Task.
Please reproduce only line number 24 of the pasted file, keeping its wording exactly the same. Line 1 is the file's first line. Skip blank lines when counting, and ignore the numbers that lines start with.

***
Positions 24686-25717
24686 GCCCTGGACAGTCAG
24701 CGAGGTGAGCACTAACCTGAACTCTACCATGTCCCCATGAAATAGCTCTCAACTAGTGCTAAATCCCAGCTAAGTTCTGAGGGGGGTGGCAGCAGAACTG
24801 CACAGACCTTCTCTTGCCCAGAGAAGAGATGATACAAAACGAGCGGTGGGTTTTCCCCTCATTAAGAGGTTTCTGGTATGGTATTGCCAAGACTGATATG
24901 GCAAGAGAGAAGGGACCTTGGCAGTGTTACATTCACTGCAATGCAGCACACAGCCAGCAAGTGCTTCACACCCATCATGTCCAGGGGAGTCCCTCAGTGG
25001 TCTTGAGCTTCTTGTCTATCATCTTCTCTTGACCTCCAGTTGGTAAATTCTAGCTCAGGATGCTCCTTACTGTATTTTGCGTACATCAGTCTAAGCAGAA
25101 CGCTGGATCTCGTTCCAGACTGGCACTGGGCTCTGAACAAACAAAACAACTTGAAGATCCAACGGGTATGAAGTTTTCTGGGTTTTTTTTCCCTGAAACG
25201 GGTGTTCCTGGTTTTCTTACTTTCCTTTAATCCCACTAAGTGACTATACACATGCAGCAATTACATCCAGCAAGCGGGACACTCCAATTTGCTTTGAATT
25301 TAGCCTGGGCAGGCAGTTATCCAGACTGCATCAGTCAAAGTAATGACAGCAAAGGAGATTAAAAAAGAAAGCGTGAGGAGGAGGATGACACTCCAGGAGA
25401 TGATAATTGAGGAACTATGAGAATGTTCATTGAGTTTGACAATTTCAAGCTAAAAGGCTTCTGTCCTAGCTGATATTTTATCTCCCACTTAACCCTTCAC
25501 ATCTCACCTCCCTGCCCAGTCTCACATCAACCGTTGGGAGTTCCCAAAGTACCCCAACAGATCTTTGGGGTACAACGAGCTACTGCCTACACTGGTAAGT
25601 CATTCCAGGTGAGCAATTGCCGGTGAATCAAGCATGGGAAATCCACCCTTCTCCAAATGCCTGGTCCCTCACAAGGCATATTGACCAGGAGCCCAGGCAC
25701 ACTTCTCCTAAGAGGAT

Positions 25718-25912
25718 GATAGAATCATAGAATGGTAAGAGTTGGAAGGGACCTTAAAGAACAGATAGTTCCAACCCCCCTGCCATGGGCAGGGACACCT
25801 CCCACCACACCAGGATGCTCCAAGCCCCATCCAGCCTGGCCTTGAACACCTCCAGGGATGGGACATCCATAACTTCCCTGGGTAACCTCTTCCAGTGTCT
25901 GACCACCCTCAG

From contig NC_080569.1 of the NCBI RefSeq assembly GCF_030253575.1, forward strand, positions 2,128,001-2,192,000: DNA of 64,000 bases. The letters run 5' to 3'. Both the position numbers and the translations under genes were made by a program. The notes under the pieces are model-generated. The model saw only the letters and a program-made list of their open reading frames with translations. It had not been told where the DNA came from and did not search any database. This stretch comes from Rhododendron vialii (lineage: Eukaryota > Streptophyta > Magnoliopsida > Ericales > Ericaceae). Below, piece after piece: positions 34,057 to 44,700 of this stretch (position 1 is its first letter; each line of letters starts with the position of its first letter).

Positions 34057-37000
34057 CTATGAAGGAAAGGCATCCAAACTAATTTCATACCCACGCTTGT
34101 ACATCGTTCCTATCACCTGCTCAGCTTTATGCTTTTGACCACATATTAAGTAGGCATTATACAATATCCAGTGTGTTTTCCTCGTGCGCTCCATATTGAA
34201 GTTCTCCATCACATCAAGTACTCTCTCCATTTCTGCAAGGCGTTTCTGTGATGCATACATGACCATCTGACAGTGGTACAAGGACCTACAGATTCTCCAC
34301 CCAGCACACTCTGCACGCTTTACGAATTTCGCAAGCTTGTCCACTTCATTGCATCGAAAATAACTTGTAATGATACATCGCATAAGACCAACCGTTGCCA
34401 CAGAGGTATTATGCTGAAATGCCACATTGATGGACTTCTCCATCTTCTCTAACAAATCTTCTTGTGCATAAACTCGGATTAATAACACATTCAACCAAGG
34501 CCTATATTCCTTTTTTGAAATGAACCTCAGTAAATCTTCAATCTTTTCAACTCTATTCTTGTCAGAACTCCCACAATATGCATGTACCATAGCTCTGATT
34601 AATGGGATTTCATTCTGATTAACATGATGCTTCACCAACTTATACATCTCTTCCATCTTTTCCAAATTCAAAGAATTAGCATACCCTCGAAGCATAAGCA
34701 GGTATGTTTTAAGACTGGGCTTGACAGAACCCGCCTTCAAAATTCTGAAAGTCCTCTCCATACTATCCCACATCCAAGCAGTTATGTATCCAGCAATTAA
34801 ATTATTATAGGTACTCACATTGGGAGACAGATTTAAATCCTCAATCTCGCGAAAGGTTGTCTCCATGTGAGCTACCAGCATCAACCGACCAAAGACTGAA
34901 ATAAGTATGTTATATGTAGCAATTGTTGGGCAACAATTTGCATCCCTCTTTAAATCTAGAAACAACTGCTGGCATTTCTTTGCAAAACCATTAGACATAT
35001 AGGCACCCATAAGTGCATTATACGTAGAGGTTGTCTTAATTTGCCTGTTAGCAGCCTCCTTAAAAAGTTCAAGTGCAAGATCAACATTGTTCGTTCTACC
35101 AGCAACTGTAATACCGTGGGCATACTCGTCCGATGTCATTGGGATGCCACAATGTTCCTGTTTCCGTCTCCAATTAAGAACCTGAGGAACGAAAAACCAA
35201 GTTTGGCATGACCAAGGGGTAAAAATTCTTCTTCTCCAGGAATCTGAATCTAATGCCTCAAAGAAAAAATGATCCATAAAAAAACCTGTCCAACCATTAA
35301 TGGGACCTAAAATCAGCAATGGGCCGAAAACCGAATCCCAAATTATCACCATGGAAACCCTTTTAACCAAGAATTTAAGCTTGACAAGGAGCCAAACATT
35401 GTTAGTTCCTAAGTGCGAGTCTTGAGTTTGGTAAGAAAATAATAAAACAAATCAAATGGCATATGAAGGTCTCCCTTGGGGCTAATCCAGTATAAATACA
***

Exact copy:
34401 CAGAGGTATTATGCTGAAATGCCACATTGATGGACTTCTCCATCTTCTCTAACAAATCTTCTTGTGCATAAACTCGGATTAATAACACATTCAACCAAGG